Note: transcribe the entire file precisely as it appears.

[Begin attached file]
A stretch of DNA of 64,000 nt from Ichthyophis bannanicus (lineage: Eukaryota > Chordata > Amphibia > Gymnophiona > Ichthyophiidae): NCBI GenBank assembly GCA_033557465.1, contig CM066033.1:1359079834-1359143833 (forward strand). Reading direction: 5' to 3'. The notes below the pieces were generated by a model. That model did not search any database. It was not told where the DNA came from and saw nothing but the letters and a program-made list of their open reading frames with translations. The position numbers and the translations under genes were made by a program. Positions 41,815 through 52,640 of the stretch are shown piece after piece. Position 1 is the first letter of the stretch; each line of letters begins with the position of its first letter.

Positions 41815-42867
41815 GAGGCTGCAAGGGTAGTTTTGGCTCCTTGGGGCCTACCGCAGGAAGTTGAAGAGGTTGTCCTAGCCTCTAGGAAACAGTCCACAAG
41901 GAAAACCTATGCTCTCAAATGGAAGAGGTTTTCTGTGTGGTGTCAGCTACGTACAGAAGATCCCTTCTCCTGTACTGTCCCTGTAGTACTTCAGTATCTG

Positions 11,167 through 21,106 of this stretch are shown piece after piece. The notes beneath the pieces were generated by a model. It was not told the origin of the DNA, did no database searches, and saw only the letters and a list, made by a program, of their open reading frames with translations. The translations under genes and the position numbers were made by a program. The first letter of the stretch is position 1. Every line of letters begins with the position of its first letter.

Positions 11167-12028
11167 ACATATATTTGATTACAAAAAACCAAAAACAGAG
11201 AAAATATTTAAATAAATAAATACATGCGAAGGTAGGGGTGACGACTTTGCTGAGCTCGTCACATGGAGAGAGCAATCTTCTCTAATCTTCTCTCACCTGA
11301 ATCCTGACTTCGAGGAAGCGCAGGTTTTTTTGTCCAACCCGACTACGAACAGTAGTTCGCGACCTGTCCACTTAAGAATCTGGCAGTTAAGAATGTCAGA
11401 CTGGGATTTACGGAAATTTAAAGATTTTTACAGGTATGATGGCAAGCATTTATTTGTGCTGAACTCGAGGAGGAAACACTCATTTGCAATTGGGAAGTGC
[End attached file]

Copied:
A stretch of DNA of 64,000 nt from Ichthyophis bannanicus (lineage: Eukaryota > Chordata > Amphibia > Gymnophiona > Ichthyophiidae): NCBI GenBank assembly GCA_033557465.1, contig CM066033.1:1359079834-1359143833 (forward strand). Reading direction: 5' to 3'. The notes below the pieces were generated by a model. That model did not search any database. It was not told where the DNA came from and saw nothing but the letters and a program-made list of their open reading frames with translations. The position numbers and the translations under genes were made by a program. Positions 41,815 through 52,640 of the stretch are shown piece after piece. Position 1 is the first letter of the stretch; each line of letters begins with the position of its first letter.

Positions 41815-42867
41815 GAGGCTGCAAGGGTAGTTTTGGCTCCTTGGGGCCTACCGCAGGAAGTTGAAGAGGTTGTCCTAGCCTCTAGGAAACAGTCCACAAG
41901 GAAAACCTATGCTCTCAAATGGAAGAGGTTTTCTGTGTGGTGTCAGCTACGTACAGAAGATCCCTTCTCCTGTACTGTCCCTGTAGTACTTCAGTATCTG

Positions 11,167 through 21,106 of this stretch are shown piece after piece. The notes beneath the pieces were generated by a model. It was not told the origin of the DNA, did no database searches, and saw only the letters and a list, made by a program, of their open reading frames with translations. The translations under genes and the position numbers were made by a program. The first letter of the stretch is position 1. Every line of letters begins with the position of its first letter.

Positions 11167-12028
11167 ACATATATTTGATTACAAAAAACCAAAAACAGAG
11201 AAAATATTTAAATAAATAAATACATGCGAAGGTAGGGGTGACGACTTTGCTGAGCTCGTCACATGGAGAGAGCAATCTTCTCTAATCTTCTCTCACCTGA
11301 ATCCTGACTTCGAGGAAGCGCAGGTTTTTTTGTCCAACCCGACTACGAACAGTAGTTCGCGACCTGTCCACTTAAGAATCTGGCAGTTAAGAATGTCAGA
11401 CTGGGATTTACGGAAATTTAAAGATTTTTACAGGTATGATGGCAAGCATTTATTTGTGCTGAACTCGAGGAGGAAACACTCATTTGCAATTGGGAAGTGC